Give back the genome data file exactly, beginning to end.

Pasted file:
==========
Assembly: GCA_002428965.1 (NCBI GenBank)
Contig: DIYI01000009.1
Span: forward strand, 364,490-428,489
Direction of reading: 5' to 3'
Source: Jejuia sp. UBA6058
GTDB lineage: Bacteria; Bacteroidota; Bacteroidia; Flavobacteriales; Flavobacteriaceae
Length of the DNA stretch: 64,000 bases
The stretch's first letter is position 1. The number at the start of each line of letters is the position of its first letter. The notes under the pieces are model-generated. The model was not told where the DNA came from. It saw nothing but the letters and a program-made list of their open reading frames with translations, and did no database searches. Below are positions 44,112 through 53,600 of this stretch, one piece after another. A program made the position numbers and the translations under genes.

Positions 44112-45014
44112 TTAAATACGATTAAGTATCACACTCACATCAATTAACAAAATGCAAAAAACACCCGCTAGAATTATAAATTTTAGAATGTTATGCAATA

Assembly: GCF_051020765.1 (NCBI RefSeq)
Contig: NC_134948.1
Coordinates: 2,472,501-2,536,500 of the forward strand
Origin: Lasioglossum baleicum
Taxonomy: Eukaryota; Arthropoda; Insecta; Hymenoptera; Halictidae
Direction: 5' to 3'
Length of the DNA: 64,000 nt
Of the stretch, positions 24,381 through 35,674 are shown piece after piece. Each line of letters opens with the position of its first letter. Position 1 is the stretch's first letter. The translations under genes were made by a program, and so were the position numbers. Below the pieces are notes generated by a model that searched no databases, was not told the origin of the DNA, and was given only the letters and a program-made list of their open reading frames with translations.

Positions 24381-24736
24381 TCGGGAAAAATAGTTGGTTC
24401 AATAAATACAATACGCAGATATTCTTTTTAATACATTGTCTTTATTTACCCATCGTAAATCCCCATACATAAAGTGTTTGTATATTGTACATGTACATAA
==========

Assembly: GCA_002428965.1 (NCBI GenBank)
Contig: DIYI01000009.1
Span: forward strand, 364,490-428,489
Direction of reading: 5' to 3'
Source: Jejuia sp. UBA6058
GTDB lineage: Bacteria; Bacteroidota; Bacteroidia; Flavobacteriales; Flavobacteriaceae
Length of the DNA stretch: 64,000 bases
The stretch's first letter is position 1. The number at the start of each line of letters is the position of its first letter. The notes under the pieces are model-generated. The model was not told where the DNA came from. It saw nothing but the letters and a program-made list of their open reading frames with translations, and did no database searches. Below are positions 44,112 through 53,600 of this stretch, one piece after another. A program made the position numbers and the translations under genes.

Positions 44112-45014
44112 TTAAATACGATTAAGTATCACACTCACATCAATTAACAAAATGCAAAAAACACCCGCTAGAATTATAAATTTTAGAATGTTATGCAATA

Assembly: GCF_051020765.1 (NCBI RefSeq)
Contig: NC_134948.1
Coordinates: 2,472,501-2,536,500 of the forward strand
Origin: Lasioglossum baleicum
Taxonomy: Eukaryota; Arthropoda; Insecta; Hymenoptera; Halictidae
Direction: 5' to 3'
Length of the DNA: 64,000 nt
Of the stretch, positions 24,381 through 35,674 are shown piece after piece. Each line of letters opens with the position of its first letter. Position 1 is the stretch's first letter. The translations under genes were made by a program, and so were the position numbers. Below the pieces are notes generated by a model that searched no databases, was not told the origin of the DNA, and was given only the letters and a program-made list of their open reading frames with translations.

Positions 24381-24736
24381 TCGGGAAAAATAGTTGGTTC
24401 AATAAATACAATACGCAGATATTCTTTTTAATACATTGTCTTTATTTACCCATCGTAAATCCCCATACATAAAGTGTTTGTATATTGTACATGTACATAA